Cherry is also concerned with the affirmation by the liberal state of the autonomy of adolescents. Such affirmation, he claims, infringes on parental rights over children and also runs counter to the 'fact' of the not fully developed adolescent brain. Indeed, he claims, liberals are inconsistent on this later point: while the liberal state protects minors from the health risks of smoking, and disallow teens from buying cigarettes, they do not protect adolescents from the dangers of sexual experimentation (161 ff). This is a curious argument in a number of ways. Most importantly, there is no way to make smoking cigarettes safe (or safer), but there are ways to make (consensual) sex safer. However, by pushing abstinence-only-until-marriage sex 'education' in public schools rather than truly comprehensive sex education, conservatives have actually made teen age sex much more dangerous than it otherwise would be. Indeed, American teenagers know less about sex than any other developed nation and have rates of teenage pregnancy and teenagers contracting STIs that are more similar to developing world countries than to Western developed nations where comprehensive sex education is a part of the public-school curriculum (see, e.g., L. Shrage and R.S. Stewart, Philosophizing About Sex, 136, 140-142.)
The last two chapters in the book add nothing essential to Cherry's defense of his position that contemporary secular morality, such as John Rawls' conception of "justice as fairness," are insufficiently grounded because they fail to adopt a God's eye view. Also included in Ch. 7 (273-298) is a discussion, once again, of the evils of promiscuous sex, and the availability of abortion. Given the importance of the subject, one might have expected a long discussion of how we are to square he desires of the Christian right in a modern, heterogeneous state. But his discussion of this issue – in a section called "living honestly with significant moral pluralism" is a scant 3 1/2 pages long. And even there, Cherry mostly describes, once again, the ways in which a secular morality is at odds with a traditional Christian view. He does add, however, that he thinks that were we to adhere to the type of Christian view he advocates, that not only public policy and the education of children would be different, so too would be "the direction of science" (287)!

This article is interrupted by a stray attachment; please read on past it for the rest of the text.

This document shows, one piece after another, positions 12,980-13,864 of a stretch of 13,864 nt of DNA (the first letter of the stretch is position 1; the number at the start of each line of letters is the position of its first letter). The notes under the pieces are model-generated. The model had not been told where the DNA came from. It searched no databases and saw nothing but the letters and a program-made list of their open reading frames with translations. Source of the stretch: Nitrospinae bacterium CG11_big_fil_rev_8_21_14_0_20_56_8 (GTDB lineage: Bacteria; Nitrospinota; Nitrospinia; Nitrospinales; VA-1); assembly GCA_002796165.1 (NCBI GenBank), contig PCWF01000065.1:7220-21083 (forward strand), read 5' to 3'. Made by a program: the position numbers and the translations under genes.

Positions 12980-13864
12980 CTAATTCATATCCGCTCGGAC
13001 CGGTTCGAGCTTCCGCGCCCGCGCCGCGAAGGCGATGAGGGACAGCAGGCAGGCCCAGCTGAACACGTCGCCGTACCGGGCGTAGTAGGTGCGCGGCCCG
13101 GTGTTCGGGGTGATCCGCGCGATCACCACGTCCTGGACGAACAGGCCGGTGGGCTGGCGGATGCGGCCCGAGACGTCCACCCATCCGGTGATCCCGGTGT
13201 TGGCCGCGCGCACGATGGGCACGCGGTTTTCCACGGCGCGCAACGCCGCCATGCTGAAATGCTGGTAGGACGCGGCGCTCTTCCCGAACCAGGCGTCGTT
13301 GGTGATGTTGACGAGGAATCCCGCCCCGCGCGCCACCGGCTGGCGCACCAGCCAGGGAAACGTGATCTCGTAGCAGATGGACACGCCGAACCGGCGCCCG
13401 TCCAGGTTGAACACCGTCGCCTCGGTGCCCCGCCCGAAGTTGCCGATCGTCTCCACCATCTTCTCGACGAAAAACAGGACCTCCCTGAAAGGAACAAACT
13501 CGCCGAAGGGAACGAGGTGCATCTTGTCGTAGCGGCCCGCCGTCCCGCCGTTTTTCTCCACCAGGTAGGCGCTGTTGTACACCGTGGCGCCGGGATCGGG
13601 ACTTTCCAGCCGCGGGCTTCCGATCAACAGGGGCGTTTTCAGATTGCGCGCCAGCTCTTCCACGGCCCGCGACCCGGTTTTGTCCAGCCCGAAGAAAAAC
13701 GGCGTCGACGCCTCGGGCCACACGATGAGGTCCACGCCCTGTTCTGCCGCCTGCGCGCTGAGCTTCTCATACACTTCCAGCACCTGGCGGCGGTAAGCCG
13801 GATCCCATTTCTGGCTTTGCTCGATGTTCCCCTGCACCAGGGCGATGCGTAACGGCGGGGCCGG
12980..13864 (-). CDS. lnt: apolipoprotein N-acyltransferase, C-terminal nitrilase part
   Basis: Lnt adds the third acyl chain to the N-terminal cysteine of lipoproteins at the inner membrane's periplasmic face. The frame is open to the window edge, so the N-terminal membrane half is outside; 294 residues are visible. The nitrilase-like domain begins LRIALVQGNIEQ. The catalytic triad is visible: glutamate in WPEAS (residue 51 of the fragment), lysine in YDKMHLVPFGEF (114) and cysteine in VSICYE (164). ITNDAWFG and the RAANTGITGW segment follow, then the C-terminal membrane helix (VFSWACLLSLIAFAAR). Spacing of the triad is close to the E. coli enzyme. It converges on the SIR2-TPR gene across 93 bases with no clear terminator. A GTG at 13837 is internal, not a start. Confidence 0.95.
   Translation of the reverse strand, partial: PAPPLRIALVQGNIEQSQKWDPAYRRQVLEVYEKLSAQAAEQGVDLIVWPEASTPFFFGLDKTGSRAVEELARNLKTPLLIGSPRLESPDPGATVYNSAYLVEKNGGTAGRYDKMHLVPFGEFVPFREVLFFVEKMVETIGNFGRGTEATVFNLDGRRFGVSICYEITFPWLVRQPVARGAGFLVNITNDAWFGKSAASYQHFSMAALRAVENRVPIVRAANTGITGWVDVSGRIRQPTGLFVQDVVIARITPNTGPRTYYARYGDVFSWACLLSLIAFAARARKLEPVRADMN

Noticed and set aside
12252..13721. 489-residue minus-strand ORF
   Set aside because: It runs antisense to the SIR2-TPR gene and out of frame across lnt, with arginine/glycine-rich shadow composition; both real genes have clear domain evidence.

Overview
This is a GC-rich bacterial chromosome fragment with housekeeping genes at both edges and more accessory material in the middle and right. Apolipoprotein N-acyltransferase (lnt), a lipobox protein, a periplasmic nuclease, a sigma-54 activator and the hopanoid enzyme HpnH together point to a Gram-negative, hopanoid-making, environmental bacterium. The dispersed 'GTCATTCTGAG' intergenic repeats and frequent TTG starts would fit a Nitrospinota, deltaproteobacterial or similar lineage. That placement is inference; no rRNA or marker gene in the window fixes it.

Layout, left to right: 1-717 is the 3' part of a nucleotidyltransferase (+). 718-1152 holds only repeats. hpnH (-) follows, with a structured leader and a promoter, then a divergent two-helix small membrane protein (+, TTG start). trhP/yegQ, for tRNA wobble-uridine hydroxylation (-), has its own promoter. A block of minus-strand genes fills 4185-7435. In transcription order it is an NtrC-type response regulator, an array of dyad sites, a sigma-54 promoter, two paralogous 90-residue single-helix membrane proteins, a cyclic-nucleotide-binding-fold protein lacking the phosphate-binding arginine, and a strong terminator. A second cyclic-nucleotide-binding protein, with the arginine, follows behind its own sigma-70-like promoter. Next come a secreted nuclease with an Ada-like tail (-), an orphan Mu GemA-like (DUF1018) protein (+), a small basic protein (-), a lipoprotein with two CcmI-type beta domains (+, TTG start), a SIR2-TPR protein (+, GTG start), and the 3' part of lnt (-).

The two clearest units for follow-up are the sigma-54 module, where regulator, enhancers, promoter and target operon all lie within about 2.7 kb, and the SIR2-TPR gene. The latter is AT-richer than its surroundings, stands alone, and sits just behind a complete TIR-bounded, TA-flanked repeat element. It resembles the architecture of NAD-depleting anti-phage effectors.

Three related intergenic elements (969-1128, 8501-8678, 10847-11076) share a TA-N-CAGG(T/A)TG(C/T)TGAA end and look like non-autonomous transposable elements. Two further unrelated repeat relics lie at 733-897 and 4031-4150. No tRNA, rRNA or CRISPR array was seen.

Hence, we are left at the end of Cherry's book with some fundamental problems – such as a reliance on controversial science and dubious philosophical-theological arguments – and unresolved issues. For example, are there any legitimate limits to the authority of parents over children, or of husbands over wives? These are particularly important questions in the contemporary world where fundamentalist theocratic states have instituted policies where, e.g., girls are not allowed to go to school and where they are subjected to various forms of female genital mutilation and where woman are subjected to such atrocities as being stoned to death for committing (or having been accused of committing) adultery.
Sex, Family, and the Culture Wars will no doubt appeal to and indeed be applauded by the Christian, fundamentalist right, whether Catholic or Protestant. But there are lots of suspect arguments in this book and there is virtually nothing here to address the issues of how we are to live in a heteronomous modern democracy. As such, non-fundamentalists should give it a pass.
© 2017 Robert Scott Stewart
Robert Scott Stewart, Ph.D., is a Professor of Philosophy at Cape Breton University (Canada). His most recent book, Philosophizing About Sex, was co-written with Laurie Shrage and published by Broadview Press in 2015.